History, Ancient

Publication Title: 
Southern Medical Journal

BACKGROUND: In 1983, the Southern Medical Journal advised its readers that a scientific basis might underlie the popular practice of ancient Chinese acupuncture. Recent studies have proven this to be correct, and a 1997 National Institutes of Health consensus panel recommended acupuncture as a useful clinical procedure. METHODS: Pertinent articles in the literature were reviewed, including our own research. Significantly, we had access to recent important studies from China.

Author(s): 
Ulett, G. A.
Han, J.
Han, S.
Publication Title: 
Annals of Internal Medicine

Traditionally, acupuncture is embedded in naturalistic theories that are compatible with Confucianism and Taoism. Such ideas as yin-yang, qi, dampness, and wind represent East Asian conceptual frameworks that emphasize the reliability of ordinary, human sensory awareness. Many physicians who practice acupuncture reject such prescientific notions. Numerous randomized, controlled trials and more than 25 systematic reviews and meta-analyses have evaluated the clinical efficacy of acupuncture.

Author(s): 
Kaptchuk, Ted J.
Publication Title: 
Headache

Acupuncture, traditional Chinese needle therapy, has become widely used for the relief of headache. The history of the practice of acupuncture in the United States and the theoretical framework for acupuncture in Chinese medicine are reviewed. The basic scientific background and clinical application of acupuncture in the headache management are discussed.

Author(s): 
Zhao, Chong-Hao
Stillman, Mark J.
Rozen, Todd D.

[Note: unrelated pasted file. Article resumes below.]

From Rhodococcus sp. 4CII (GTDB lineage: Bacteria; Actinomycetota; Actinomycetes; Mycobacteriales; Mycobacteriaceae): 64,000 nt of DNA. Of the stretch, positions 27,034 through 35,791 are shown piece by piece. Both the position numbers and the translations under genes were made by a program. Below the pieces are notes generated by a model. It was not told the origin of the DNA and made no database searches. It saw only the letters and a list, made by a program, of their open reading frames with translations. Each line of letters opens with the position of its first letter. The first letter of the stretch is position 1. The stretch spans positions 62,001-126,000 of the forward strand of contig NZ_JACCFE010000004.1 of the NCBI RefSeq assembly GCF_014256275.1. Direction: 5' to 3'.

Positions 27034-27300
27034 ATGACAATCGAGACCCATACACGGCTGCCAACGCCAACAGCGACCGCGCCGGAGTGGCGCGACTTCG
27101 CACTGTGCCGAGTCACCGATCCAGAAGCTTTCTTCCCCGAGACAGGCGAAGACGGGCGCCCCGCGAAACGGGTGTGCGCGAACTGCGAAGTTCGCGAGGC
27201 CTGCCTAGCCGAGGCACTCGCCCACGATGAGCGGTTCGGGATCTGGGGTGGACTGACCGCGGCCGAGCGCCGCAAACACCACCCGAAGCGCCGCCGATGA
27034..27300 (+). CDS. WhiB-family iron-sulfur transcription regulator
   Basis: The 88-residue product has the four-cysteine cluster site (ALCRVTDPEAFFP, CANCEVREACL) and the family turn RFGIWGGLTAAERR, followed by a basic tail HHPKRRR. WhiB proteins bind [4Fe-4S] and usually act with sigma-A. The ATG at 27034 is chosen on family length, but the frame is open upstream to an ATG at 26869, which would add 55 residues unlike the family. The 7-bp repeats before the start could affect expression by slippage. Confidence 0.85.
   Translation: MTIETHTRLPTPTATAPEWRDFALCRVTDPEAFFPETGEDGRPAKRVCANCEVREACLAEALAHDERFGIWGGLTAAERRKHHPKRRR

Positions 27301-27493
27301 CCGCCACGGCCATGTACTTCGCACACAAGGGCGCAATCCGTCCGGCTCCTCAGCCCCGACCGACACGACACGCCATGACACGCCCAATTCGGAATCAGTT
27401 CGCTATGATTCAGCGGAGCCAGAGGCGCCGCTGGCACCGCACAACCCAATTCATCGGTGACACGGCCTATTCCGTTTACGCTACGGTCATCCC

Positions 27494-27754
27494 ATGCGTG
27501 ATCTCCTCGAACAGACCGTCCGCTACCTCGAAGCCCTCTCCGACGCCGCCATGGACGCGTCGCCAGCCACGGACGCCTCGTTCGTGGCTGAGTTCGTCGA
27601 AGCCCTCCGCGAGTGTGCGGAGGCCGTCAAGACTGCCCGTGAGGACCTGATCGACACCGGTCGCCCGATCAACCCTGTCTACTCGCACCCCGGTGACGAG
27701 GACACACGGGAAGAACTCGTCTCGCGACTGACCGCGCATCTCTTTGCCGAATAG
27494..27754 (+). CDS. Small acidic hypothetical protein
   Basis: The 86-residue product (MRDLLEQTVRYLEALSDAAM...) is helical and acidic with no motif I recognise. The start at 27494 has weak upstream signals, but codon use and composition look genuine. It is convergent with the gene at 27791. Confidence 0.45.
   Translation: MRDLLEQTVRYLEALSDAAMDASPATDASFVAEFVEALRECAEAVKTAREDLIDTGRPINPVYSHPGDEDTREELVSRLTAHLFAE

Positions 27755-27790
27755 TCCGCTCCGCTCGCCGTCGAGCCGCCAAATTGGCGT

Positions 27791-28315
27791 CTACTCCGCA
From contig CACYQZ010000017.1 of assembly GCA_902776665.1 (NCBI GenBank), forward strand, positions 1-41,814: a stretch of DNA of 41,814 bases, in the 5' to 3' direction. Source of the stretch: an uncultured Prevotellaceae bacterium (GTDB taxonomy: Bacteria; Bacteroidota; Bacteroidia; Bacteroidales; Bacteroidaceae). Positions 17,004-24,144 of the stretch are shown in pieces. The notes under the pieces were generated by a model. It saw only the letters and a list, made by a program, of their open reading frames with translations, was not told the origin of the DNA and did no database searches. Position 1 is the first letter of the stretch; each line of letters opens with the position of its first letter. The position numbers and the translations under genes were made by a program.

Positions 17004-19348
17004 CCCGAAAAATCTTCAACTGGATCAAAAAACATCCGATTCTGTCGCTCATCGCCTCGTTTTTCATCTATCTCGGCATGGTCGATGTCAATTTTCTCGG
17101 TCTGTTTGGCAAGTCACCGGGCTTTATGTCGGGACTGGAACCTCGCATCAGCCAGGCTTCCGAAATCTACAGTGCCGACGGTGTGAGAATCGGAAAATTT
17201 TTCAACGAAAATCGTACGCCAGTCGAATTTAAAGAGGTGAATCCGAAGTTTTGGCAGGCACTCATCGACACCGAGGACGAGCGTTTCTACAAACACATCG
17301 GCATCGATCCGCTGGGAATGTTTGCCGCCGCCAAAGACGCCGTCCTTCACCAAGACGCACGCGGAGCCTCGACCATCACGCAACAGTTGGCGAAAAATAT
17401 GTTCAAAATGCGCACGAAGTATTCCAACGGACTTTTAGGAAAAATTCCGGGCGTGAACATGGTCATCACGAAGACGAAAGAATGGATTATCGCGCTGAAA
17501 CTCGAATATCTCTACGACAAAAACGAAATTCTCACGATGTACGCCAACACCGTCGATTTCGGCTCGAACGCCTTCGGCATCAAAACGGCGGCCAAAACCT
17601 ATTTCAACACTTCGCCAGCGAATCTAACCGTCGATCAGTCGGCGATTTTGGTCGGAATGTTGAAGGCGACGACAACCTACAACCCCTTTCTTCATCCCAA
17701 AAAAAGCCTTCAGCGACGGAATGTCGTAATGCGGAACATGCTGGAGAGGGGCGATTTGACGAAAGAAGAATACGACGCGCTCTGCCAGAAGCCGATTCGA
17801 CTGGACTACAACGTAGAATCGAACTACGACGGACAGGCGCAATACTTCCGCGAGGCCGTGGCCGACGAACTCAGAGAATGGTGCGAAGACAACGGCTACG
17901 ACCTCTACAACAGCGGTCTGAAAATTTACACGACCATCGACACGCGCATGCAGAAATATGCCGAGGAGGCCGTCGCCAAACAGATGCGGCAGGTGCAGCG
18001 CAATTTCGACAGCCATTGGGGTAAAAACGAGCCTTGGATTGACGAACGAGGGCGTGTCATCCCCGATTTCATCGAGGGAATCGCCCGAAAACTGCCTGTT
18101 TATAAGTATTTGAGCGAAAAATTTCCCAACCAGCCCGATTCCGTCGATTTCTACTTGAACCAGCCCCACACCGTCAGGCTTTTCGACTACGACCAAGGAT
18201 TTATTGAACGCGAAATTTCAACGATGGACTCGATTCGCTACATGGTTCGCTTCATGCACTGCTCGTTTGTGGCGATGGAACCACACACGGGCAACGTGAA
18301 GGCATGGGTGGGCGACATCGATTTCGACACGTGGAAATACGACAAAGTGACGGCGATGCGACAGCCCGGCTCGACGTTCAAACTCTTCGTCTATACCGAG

Publication Title: 
The Journal of International Medical Research

Traditional Chinese medicine (TCM) is a complete system of healing that developed in China about 3000 years ago, and includes herbal medicine, acupuncture, moxibustion and massage, etc. In recent decades the use of TCM has become more popular in China and throughout the world. Traditional Japanese medicine has been used for 1500 years and includes Kampo-yaku (herbal medicine), acupuncture and acupressure. Kampo is now widely practised in Japan and is fully integrated into the modern health-care system. Kampo is based on TCM but has been adapted to Japanese culture.

Author(s): 
Yu, F.
Takahashi, T.
Moriya, J.
Kawaura, K.
Yamakawa, J.
Kusaka, K.
Itoh, T.
Morimoto, S.
Yamaguchi, N.
Kanda, T.
Publication Title: 
Fertility and Sterility

OBJECTIVE: To review systematically the use of acupuncture in the management of subfertility. DESIGN: A computer search was performed via several English and Chinese databases to identify journals relevant to the subject. RESULT(S): The positive effect of acupuncture in the treatment of subfertility may be related to the central sympathetic inhibition by the endorphin system, the change in uterine blood flow and motility, and stress reduction.

Author(s): 
Ng, Ernest Hung Yu
So, Wing Sze
Gao, Jing
Wong, Yu Yeuk
Ho, Pak Chung
Publication Title: 
Southern Medical Journal